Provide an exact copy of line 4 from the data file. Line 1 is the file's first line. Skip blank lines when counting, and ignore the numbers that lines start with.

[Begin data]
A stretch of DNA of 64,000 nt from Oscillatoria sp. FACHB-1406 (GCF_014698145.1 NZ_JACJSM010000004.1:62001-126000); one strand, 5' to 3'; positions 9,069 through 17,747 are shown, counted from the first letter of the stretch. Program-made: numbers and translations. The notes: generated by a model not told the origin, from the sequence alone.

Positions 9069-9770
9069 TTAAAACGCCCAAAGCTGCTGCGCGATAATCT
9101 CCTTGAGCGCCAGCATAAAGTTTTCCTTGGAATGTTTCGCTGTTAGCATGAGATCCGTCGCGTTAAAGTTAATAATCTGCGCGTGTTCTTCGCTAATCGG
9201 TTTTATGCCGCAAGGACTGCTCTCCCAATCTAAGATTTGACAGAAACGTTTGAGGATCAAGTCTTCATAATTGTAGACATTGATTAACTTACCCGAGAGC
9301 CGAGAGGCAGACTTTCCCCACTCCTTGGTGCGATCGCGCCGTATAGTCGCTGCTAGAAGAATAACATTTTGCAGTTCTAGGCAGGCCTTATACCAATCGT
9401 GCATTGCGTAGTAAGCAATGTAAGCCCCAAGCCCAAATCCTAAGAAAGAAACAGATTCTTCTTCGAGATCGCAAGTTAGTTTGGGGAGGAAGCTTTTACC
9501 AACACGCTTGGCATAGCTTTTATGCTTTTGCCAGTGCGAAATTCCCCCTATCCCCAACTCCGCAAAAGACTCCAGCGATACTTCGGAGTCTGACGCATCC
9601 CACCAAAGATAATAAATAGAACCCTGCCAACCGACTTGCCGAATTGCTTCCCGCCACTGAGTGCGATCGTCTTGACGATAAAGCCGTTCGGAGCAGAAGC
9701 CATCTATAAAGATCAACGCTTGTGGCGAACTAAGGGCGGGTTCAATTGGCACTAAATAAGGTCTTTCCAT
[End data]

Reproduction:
9101 CCTTGAGCGCCAGCATAAAGTTTTCCTTGGAATGTTTCGCTGTTAGCATGAGATCCGTCGCGTTAAAGTTAATAATCTGCGCGTGTTCTTCGCTAATCGG